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For my dried goods: I prefer 2 liter soda bottles.
-free
-airtight
-durable
-dont need to open a 5gal container to prepare some.
-easy to pour
-stacks easily on sides
-free
-free
-did I mention free?

Thats just me though.
 

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Discussion Starter · #16 ·
Sounds good guys. I am going to contact some local shops tomarrow and try to pick up some buckets. I wish there was a survival type store that i could locally buy mylar bags and all that from but o well.

With regards to water storage as a side note. I hear people talking about contacting a local bottling company or something like Coca-Cola. And they can buy 55 gallon drums for about 10 bucks or even free. How do i find places like this in my area??
 

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I'm not positive on how much you can get into a 6 gallon bucket, but for many things, like grains and bean, I can easily get 100#'s into 3- 5 gallon buckets. For everything I pack it's Mylar and O2 absorbers in buckets with lids.(except no O2 in sugar and salt) Most of my buckets aren't 'food grade', though that would be better. I've yet to use a gamma seal lid.

I guess you could put the sugar and salt into just food grade buckets. But everything else will benefit from the use of Mylar and O2 absorbers.

For a family of 4 it will take plenty of food to get to the point of having a 1 year supply. MY best guess is it takes about 20-25 5 gallon buckets for a 1 year supply for just one person, so multiply that by 4. (80-100)

There's a multitude of other things that need to make the 'basics' more palatable too. Canned goods of all sorts will add to variety and lessen food fatigue. Canned veggies, tomato sauces, and whatever else you like to eat. Also think about spices, and stuff like powdered eggs, milk and butter, as well as things that don't store well long term unless freeze dried.

There's a lot that goes into making a well laid out pantry. Some buckets of grains ( wheat, corn, barley, oats and rice) and beans ( all sorts of varieties) will make a good start but there's always something else you'll need too.;)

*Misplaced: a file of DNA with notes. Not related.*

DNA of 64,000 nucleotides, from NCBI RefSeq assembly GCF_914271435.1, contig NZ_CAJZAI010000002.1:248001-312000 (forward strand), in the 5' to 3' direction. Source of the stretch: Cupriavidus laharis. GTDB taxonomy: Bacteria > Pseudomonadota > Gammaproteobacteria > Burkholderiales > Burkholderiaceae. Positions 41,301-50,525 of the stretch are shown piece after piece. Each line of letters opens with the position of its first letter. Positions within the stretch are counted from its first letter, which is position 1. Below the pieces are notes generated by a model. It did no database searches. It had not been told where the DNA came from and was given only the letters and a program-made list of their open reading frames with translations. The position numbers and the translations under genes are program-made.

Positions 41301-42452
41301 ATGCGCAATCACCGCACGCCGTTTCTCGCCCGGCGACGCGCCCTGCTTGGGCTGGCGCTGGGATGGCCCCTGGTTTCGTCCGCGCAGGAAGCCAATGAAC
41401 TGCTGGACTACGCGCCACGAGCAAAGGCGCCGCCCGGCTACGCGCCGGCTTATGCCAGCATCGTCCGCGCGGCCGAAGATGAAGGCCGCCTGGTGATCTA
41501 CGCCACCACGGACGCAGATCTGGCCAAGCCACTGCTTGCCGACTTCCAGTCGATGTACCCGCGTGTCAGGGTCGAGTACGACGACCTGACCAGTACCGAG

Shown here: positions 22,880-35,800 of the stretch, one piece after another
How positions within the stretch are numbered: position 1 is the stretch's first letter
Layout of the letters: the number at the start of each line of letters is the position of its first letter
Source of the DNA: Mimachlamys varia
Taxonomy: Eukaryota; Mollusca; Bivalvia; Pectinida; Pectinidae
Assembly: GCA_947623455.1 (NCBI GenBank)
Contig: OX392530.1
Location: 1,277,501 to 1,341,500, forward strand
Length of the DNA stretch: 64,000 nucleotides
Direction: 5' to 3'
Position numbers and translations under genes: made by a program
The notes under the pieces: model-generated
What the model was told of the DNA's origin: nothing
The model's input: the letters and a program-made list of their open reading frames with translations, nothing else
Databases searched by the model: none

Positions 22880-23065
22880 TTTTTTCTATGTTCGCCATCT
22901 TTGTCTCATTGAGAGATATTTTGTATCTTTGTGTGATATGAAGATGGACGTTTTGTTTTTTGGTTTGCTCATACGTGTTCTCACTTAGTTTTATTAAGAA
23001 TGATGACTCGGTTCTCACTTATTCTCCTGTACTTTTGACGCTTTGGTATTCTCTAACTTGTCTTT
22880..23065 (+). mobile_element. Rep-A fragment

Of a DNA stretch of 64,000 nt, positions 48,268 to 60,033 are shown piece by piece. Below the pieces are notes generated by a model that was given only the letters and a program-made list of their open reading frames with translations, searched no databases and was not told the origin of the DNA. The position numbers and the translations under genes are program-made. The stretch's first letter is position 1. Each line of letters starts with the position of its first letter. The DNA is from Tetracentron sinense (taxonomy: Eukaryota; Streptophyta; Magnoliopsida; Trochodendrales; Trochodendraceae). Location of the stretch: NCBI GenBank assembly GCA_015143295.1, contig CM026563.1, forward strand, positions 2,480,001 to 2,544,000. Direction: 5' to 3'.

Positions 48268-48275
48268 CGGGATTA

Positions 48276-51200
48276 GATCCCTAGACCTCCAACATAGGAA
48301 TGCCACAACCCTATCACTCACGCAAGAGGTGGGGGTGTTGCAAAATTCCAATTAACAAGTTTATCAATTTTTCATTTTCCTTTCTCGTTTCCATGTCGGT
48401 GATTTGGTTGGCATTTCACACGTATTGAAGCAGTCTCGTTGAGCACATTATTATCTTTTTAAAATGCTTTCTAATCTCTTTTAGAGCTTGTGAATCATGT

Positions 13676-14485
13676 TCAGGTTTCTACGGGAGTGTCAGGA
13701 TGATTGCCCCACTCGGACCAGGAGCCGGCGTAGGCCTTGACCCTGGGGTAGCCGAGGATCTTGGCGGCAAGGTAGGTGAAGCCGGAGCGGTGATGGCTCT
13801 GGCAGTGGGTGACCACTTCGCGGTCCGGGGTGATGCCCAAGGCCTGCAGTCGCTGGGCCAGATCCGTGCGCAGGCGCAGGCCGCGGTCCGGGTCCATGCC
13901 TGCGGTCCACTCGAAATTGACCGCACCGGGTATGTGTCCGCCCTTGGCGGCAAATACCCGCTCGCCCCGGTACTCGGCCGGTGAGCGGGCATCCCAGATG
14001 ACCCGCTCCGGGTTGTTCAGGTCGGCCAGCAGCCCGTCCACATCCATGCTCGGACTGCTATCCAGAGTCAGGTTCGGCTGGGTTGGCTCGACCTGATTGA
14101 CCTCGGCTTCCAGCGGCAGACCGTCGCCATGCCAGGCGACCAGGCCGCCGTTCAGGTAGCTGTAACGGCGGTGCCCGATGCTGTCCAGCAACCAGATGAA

For water, I'd be looking more at filtration then storage, but where you live and it's annual rainfall will dictate which is more important. For filters any of the ceramics, like the Berkey, will work. Others like the 'hikers/ sports bottles' and my favorite is the Sawyer.
http://www.sawyer.com/products.htm

Also, for water it's important to disinfect, so some calcium hypochlorite 'pool shock' is worth keeping around. (Better then bleach, which degrades over a short time.)
 
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If you are going to get enough rice to feed every member of your family for a year, why not cut to the chase and just do one 55-gallon drum of it and be done? - This would only work for truly long term storage, as it would not be accessible to eat in the meantime.

http://www.rural-revolution.com/2011/03/storing-food.html

Oh, and I agree with this:

One Gamma lid for each type of food preserved. One for rice, one for beans, one for wheat etc. No need to have the money tied up in Gamma lids if you don't need to.
Gamma Seals are for buckets that you are opening frequently. If you're not opening something for 6 or 12 months or more, don't bother. Them suckers are wonderful, but expensive.
 
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Sounds good guys. I am going to contact some local shops tomarrow and try to pick up some buckets. I wish there was a survival type store that i could locally buy mylar bags and all that from but o well.

With regards to water storage as a side note. I hear people talking about contacting a local bottling company or something like Coca-Cola. And they can buy 55 gallon drums for about 10 bucks or even free. How do i find places like this in my area??
Yellow Pages. :) Bottling companies, food manufacturing places. Also check Craigslist. You just want to make sure, if you are putting food in them, that that's all they were ever used for previously.

We got our two which did NOT contain food and thus cannot be used for potable water storage, for free. One I found in a ditch, it musta fallen off a truck. The other I got from a local feed store. It had contained soap. We use them for rain barrels.